A growing appreciation for freshwater mussels
Before I began my job in the New England Field Office, I will admit that I didn’t have a great appreciation for mussels.
I knew that they were an important component of aquatic ecosystems, but I didn’t understand quite how important. And while I’ve spent countless hours searching for and identifying species of many other taxa, from birds to bugs to plants, mussels never captured my interest. Now that I’m fully immersed in mussel ecology, however, I am definitely gaining some more respect for these underrated invertebrates.
Freshwater mussels are one of the most imperiled taxa in the country. According to Patty Morrison, a mussel expert and biologist at the Ohio River Islands National Wildlife Refuge, 76 out of the approximately 300 native mussel species in the U.S. are federally listed, six of which have been listed within just the past two years.
It’s important that we work to conserve them because of the crucial yet often overlooked services they provide. Individuals can filter several gallons of water per day, and thousands upon thousands of gallons over their lives, removing pollutants and purifying our water bodies in the process. If we started losing our mussel species, you can be sure there would be a noticeable decline in water quality.
And for those who still don’t appreciate mussels for their inherent value, they should at least be appreciated for their names! Mussels have been given some of the goofiest common names out there, including monkeyface, fat pocketbook, heelsplitter, strange floater, and orangefoot pimpleback, to name a few.
In late July, I had the privilege of assisting with a mussel survey and relocation project within the Missisquoi National Wildlife Refuge in northern Vermont. This work was necessary because a small section of the Missisquoi River required dredging so that a barge could be moved from bank to bank. Since Vermont state-listed mussel species were known to occur in the area, they had to be removed from the project area and relocated before the dredging could begin.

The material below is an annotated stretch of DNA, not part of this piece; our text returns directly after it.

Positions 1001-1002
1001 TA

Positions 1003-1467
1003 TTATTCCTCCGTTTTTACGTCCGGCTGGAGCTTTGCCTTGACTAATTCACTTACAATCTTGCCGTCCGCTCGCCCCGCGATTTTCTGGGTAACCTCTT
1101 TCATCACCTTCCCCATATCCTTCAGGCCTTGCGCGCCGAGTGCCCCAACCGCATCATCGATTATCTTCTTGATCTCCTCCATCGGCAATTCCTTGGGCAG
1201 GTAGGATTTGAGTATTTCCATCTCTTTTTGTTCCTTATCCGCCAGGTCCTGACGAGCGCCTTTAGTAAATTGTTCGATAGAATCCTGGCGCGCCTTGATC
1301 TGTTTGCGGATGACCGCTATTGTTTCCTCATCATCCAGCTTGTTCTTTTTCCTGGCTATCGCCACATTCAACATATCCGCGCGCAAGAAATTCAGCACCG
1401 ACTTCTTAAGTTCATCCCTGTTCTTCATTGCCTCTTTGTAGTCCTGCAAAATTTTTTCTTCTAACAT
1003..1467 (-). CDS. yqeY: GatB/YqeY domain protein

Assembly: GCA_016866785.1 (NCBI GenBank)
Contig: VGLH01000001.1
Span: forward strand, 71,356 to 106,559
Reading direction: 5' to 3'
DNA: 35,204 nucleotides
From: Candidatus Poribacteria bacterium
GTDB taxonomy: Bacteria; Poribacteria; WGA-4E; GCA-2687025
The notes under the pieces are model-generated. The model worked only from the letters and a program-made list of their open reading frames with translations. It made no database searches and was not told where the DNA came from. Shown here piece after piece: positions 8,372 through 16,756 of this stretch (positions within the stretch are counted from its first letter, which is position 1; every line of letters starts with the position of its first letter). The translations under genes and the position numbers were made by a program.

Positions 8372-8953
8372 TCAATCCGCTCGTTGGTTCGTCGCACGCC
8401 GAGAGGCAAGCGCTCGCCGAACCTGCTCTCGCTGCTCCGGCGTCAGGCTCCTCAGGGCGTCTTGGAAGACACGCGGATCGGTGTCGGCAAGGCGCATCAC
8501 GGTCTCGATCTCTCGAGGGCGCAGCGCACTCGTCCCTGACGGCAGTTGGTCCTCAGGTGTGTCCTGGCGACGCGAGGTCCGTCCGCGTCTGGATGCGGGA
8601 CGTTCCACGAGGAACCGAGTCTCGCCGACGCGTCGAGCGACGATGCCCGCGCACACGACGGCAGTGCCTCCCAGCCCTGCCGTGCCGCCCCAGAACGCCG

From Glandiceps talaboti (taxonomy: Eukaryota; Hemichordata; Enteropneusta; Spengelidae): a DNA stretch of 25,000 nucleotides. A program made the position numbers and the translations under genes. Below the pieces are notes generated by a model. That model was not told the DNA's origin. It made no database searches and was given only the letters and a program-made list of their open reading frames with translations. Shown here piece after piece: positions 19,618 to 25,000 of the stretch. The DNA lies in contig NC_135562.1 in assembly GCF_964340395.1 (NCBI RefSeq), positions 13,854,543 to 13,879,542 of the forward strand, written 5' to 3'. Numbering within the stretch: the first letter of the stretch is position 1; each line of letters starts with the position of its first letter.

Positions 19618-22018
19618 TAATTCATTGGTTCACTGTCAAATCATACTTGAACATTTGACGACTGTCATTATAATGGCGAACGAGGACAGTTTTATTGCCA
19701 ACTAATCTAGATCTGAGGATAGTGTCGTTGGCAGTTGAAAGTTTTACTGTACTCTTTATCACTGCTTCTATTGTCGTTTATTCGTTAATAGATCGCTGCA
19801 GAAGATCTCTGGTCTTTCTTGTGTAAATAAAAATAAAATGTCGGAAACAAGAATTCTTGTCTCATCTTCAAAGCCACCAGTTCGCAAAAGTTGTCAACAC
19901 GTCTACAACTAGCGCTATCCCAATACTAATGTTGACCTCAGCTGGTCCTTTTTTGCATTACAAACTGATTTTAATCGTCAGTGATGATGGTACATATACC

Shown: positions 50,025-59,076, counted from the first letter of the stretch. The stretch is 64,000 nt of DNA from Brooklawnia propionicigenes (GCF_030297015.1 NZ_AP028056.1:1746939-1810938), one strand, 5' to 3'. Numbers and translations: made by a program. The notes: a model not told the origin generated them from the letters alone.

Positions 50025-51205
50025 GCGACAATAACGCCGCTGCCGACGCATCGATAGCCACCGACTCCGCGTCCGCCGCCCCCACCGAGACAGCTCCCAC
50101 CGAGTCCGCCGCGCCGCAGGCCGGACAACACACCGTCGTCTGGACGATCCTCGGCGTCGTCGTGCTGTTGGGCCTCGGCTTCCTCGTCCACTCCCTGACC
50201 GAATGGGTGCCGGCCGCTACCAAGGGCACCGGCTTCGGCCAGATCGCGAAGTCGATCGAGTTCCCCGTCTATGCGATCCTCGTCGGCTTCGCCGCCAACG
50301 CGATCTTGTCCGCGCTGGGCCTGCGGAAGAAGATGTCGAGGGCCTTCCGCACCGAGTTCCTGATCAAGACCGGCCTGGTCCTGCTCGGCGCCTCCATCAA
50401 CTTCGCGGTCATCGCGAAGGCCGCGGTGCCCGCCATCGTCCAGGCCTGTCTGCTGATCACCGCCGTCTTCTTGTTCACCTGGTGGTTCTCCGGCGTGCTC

Our intrepid team of biologists, led by Patty Morrison, carefully combed the sediments of the project area, including upstream and downstream buffer zones, which covered just over a fifth of an acre. We had to work slowly and cover the same ground multiple times because the density of mussels was so high in some places and because there were many small, young individuals that were easy to miss.
|READ MORE IN THE FRESHWATER MUSSEL SERIES|
“The survey team was very diligent in their searching, especially when you consider that they were able to detect mussels as small as 4 mm in length,” Patty said afterwards.
After three days of mussel hunting, we rounded up a whopping 808 individuals representing eight species. Eastern elliptio (Elliptio complanata) was the most abundant species with 522 individuals while eastern lampmussel (Lampsilis radiata), with 234 individuals, was the second most common. Together, these species made up 94 percet of the mussels we encountered. Of special interest were the four Vermont state listed species we found (see table below):
These 49 individuals were tagged and relocated to an underwater “corral” that will be monitored after the dredging project.
I found this to be very, very rewarding work. Although mussels aren’t exactly cute and cuddly animals, it still felt good to help save several hundred of them, including quite a few that are threatened or endangered in the state of Vermont. Unlike most cute and cuddly species, mussels are completely helpless, meaning putting in the man hours to get them out of harm’s way is that much more important. So not only did I gain a greater appreciation for mussels, but I also gained a greater level of respect for those who work hard to protect them.